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PMI signals contraction in South African private sector in July

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Staff Writer | August 6, 2018
South African
Africa   Companies reduced their workforce numbers

The start of the third quarter saw the health of the South African private sector deteriorate, as signalled by latest survey data from Standard Bank and IHS Markit.

Contributing to the overall decline were contractions in output and new orders, with firms often commenting on weaker demand and widespread strikes.

Furthermore, companies reduced their workforce numbers amid efforts to lower costs and bring staffing levels more in line with demand.

Purchasing activity also fell, which contributed to a reduction in stock levels.

Inflationary pressures continued meanwhile, albeit softening slightly since June.

Survey evidence suggested that rising output prices were the result of higher cost burdens, with input price inflation remaining solid.

The headline Standard Bank PMI is a composite singlefigure indicator of changes in private sector business conditions.

It is derived from indicators for new orders, output, employment, suppliers’ delivery times and stocks of purchases.

Any figure greater than 50.0 indicates overall improvement in conditions.

The headline PMI fell from 50.9 in June to 49.3 during July, signalling an overall decline in business conditions in the South African private sector.

However, the extent to which the health of the sector deteriorated was only marginal.

Contributing to the overall contraction was a fall in output during July.

Firms noted that weaker demand was a key factor driving the decline, though a number also mentioned that product shortages and strikes hindered business activity.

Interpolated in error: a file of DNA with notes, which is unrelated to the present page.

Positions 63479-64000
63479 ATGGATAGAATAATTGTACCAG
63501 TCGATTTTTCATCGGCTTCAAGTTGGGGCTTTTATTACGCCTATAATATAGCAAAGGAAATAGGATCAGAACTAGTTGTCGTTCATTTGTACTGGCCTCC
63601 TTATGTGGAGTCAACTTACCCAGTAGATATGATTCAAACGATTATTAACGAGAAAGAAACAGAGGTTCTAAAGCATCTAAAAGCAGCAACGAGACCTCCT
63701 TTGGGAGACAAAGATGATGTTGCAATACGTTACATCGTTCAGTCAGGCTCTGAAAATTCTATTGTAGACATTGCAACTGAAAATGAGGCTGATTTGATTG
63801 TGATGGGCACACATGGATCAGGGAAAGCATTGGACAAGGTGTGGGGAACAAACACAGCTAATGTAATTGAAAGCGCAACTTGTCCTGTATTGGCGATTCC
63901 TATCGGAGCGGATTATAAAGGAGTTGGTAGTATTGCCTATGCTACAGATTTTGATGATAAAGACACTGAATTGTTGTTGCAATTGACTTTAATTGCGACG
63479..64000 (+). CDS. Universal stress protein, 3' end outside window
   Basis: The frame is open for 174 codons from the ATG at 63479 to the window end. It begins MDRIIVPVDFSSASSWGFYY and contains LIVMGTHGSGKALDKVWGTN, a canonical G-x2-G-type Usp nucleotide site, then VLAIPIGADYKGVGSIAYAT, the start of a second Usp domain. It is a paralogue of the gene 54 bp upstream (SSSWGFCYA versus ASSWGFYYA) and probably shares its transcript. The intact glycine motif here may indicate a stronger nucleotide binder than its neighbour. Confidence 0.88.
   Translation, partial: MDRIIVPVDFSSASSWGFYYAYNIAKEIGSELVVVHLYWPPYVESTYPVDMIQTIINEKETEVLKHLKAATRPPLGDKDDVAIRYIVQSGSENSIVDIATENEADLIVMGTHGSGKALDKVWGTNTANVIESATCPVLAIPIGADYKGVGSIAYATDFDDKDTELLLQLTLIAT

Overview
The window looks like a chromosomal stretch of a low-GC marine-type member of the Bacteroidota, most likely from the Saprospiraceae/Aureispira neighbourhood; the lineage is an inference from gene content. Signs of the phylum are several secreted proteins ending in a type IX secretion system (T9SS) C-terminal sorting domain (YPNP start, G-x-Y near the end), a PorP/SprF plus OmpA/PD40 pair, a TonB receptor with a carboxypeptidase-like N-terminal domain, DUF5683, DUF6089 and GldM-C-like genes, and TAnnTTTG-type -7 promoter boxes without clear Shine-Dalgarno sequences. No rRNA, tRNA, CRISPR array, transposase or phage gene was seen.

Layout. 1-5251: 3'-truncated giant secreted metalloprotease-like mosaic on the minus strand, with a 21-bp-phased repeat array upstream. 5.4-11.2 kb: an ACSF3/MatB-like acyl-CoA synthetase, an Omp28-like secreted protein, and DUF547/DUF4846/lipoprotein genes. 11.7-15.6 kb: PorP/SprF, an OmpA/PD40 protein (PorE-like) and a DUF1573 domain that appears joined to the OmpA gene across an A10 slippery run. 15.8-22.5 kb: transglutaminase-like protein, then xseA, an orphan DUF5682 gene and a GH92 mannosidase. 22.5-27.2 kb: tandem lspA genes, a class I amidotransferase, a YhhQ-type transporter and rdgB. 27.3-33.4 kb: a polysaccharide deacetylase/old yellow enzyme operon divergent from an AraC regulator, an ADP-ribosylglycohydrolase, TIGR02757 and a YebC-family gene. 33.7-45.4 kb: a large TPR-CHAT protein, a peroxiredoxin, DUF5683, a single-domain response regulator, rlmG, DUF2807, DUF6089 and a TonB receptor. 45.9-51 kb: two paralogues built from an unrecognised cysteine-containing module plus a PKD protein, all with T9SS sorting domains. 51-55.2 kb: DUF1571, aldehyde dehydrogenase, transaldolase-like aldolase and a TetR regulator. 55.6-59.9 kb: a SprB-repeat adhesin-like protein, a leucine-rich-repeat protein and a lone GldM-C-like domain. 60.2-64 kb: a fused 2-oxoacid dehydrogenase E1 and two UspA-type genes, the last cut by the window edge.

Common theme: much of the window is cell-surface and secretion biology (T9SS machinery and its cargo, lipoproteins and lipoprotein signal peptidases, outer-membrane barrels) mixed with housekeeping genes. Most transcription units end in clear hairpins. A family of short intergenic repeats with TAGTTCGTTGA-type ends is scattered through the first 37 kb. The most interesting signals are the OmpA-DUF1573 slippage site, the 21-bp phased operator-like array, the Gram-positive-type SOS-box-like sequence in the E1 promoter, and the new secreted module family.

Companies also reported a decline in the volume of new orders from both domestic and foreign sources, with anecdotal evidence linking this to a contraction in the customer base.

That said, the pace of decrease was only modest.

Amid the decline in new orders, firms contracted their workforce numbers during July.

The fall in staffing levels was linked by panel members to a period of retrenchment.

Purchasing activity meanwhile slipped into contraction territory at the start of the third quarter as new orders fell.

As a result, stock levels declined, though to a lesser extent than in the previous month.

Elsewhere, rising fuel and commodity prices underpinned an increase in purchase costs which, along with higher average staff pay, led to a rise in overall input prices.

That said, the overall rate of cost inflation eased since June.

Firms meanwhile continued to pass on higher cost burdens, with output prices increasing from the previous month.

However, in line with the trend in input costs, charges rose to a lesser extent than in June. â– 


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